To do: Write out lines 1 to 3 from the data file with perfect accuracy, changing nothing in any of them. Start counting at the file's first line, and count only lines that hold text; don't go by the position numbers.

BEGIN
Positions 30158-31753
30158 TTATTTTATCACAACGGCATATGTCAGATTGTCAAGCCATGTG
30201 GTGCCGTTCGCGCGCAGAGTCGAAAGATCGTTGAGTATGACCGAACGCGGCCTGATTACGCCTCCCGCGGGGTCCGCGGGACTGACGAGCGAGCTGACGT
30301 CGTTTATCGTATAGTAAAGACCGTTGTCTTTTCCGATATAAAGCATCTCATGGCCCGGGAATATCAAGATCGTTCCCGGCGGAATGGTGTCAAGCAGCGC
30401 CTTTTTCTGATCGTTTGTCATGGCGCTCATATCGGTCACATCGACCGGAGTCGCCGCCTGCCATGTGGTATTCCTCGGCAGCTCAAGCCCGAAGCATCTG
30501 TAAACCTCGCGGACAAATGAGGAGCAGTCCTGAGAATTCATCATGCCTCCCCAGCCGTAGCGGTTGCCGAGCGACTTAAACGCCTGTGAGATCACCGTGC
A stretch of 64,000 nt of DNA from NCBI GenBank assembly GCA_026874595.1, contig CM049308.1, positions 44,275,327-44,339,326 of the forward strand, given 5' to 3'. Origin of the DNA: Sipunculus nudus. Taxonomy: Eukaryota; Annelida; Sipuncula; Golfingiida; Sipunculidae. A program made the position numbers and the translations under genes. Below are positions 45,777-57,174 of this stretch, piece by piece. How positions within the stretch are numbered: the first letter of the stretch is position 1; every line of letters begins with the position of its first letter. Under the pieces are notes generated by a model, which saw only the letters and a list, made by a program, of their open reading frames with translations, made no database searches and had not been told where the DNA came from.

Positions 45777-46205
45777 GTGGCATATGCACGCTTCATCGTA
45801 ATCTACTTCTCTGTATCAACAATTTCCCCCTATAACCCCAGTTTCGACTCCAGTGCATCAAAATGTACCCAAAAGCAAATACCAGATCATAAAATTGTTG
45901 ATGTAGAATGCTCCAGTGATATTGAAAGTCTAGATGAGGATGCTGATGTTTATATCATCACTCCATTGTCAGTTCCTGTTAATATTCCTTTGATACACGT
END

Positions 30158-31753
30158 TTATTTTATCACAACGGCATATGTCAGATTGTCAAGCCATGTG
30201 GTGCCGTTCGCGCGCAGAGTCGAAAGATCGTTGAGTATGACCGAACGCGGCCTGATTACGCCTCCCGCGGGGTCCGCGGGACTGACGAGCGAGCTGACGT